Video games are a form of media that make use of interactivity to convey their narratives. As such, they provide another outlet for stories and ideas to be told, while allowing players to have direct influence in their progression. In the game Fire Emblem: Three Houses, the conflict of the story is driven by the corrupt nature of an established societal system. This system, known as Crests, signifies the “haves” and the “have nots” in the world, with preference being given to those born with them. These people become nobles and take charge of everything that takes place, while commoners are left at their beck and call. Within the game, you can choose one of three classes of students to teach, and these classes have mixes of noble and commoner students. Throughout the story, the player gathers insight into how the Crest system has affected both parties, and how it drives the “villain” to detract from this standard and strive to abolish it. The underlying political motives of each chosen route, drives the reason for the games combat and character relationships.

The views presented in the game are noticeable in its mechanics and combat system. Most of the students with the best stats and growths have Crests, which reflects their perceived superior standing in society. These Crests also provide perks that can be activated in combat and can wield special weapons, which are completely absent from the commoner students. This demonstrates to the player the effect that the ideas of the established system have in an interactive sense. Belman and Flanagan “describe games as values conscious when their designers have considered the moral, social, and political resonances of design features,” and I think this example shows how the design compliments the political statement being made (p 57). To further explore different perspectives on this conflict, the player’s chosen house corresponds to a complete story route that differs for each house, and focuses on the goals and desires of the different students in relation to each other and the state of the world. The game is meant to be played through multiple times, so that each rote can be explored and added to the overall narrative. Although the game does handle it’s ideas with conflict (and in this case a war), which “is often seen as a necessary and vitalizing ingredient of games,” for the sake of gameplay motivation, I believe that its characterization allows this conflict to be a catalyst for the narrative.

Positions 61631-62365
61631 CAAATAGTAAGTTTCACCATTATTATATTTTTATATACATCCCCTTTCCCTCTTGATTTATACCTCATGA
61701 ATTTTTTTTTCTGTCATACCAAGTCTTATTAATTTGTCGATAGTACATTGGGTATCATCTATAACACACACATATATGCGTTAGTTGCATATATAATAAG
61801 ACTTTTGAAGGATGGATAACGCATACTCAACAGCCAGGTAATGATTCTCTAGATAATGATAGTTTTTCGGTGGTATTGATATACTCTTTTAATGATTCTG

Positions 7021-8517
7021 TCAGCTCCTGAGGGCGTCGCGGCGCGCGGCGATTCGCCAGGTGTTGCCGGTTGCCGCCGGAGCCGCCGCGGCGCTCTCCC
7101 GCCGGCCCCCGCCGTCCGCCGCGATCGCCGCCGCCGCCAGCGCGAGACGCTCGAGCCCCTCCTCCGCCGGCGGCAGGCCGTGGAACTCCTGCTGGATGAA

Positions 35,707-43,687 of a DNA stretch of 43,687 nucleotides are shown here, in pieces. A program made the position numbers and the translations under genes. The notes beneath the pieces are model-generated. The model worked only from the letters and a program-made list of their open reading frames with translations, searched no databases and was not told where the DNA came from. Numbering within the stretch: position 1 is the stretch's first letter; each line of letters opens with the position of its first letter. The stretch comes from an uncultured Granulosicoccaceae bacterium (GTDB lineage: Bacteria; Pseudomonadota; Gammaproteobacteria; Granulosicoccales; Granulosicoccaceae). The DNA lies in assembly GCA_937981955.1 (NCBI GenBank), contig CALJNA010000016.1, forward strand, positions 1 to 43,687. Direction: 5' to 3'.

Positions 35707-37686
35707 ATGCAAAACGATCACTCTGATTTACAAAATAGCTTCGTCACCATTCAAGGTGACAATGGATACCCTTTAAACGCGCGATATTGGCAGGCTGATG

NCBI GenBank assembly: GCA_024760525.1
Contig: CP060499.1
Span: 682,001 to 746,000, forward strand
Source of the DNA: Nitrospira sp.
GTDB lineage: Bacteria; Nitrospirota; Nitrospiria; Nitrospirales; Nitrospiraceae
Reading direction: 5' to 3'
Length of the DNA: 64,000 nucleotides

Belman, Johnathan. Flanagan, Mary. “Exploring the Creative Potential of Values Conscious Design: Students’ Experiences with the Values at Play Curriculum.” Journal for Computer Game Culture, Vol. 4, No.1 (2010).

Nintendo Treehouse gameplay of Fire Emblem: Three Houses